Seasonal road closures in effect
Seasonal road closures are in effect for motorized vehicles. The Teton Park Road is closed from the Taggart Lake Trailhead to the Signal Mountain Lodge. The Moose-Wilson Road is closed from the Granite Canyon Trailhead to the Death Canyon Road. More »
Avalanche hazards exist in the park
Avalanche hazards exist in the park, especially in mountain canyons and on exposed slopes. A daily avalanche forecast can be found at www.jhavalanche.org or by calling (307) 733-2664. More »
Bears emerging from hibernation
Bears are beginning to emerge from hibernation. Travel in groups of three of more, make noise and carry bear spray. Visitors must stay at least 100 yards from bears. More »
Beula Lake Trail - Countdown: 26 Days
July 30, 2012
The John D. Rockefeller, Jr. Memorial Parkway provides easy access to hikes that go into the southern part of Yellowstone National Park. For more detailed information about hiking there, visit a Yellowstone Visitor Center or Yellowstone's Backpacking & Hiking page.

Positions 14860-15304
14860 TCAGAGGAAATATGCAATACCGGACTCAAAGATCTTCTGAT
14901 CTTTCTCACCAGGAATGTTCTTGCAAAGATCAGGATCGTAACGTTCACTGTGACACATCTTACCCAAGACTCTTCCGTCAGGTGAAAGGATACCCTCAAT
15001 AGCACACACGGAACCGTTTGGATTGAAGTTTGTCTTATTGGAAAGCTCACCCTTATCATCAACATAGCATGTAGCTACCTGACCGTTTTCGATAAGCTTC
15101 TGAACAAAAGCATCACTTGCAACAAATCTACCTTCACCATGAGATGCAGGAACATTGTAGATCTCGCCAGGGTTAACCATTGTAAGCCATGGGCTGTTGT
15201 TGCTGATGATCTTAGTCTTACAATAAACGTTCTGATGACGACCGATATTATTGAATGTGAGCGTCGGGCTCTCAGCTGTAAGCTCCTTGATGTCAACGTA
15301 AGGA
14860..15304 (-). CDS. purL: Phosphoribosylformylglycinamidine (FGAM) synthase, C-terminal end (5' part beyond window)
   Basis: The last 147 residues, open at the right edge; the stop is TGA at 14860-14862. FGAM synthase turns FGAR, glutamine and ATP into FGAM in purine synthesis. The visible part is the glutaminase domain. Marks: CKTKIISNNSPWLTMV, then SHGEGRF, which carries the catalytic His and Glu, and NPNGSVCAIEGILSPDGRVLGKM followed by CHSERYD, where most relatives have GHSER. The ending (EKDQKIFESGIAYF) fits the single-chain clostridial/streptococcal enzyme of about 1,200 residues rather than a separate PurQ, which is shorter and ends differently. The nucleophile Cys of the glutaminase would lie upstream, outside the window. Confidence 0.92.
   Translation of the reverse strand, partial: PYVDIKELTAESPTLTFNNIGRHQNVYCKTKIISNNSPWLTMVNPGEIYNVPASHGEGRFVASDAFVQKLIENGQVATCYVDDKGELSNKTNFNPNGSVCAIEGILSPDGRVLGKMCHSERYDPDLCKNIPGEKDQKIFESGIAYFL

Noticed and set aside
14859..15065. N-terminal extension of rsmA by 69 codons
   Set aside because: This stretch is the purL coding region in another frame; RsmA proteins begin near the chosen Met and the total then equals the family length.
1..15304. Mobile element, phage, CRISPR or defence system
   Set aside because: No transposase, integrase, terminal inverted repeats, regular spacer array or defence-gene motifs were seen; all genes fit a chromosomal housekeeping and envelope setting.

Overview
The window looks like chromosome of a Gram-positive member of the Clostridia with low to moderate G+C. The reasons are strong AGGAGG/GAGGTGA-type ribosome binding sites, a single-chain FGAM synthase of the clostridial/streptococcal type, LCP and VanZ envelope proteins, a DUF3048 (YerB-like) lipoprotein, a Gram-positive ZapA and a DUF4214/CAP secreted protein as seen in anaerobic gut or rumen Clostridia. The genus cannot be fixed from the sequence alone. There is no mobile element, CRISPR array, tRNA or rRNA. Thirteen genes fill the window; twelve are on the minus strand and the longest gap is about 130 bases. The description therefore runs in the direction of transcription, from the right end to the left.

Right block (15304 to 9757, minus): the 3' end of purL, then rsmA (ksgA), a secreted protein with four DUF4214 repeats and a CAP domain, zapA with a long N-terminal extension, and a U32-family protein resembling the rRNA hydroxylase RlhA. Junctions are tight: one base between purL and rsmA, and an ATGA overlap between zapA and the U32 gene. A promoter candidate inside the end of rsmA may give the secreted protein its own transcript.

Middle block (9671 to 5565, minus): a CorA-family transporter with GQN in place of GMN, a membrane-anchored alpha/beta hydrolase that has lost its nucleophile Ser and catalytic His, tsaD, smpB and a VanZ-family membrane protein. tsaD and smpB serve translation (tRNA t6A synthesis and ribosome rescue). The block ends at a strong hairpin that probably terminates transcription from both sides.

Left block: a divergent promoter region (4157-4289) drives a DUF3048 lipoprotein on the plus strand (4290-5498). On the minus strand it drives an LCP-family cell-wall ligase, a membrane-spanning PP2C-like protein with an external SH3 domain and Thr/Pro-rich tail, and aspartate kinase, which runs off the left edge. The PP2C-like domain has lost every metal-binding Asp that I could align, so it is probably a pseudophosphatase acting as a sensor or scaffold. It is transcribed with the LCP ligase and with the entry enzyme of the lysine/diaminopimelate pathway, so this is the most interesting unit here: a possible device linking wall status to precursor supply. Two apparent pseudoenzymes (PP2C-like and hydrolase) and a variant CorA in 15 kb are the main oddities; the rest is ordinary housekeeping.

The Beula Lake trail offers a short day hike or overnight trip to a tranquil lake popular with fisherman. The roundtrip distance is 5.2 miles out and back.
Trailhead Directions: Drive 10 miles west of Flagg Ranch (2 miles south of the Yellowstone boundary) to Grassy Lake Reservoir. The trailhead is not marked, but it's a steep pullout on the north side of the road at the east end of the reservoir.
The hike to Beula Lake starts with a short climb over a small ridge and then drops down to Beula Lake. After 0.5 miles from the trailhead, the trail crosses the South Boundary Trail. The path passes through lodgepole pine forests of different ages, with some younger forests growing back after the 1988 fires.
Beula Lake is a fairly large lake about 107 acres in size, and it supports a healthy cutthroat trout population. Those wishing to break out the fishing gear need to pick up a Yellowstone Fishing License; find out more at Yellowstone's Fishing and Fisheries Science Page.
Did You Know?
Did you know that pikas harvest grasses so they can survive the long cold winter? These small members of the rabbit family do not hibernate, but instead store their harvest as “haystacks” under rocks in the alpine environment.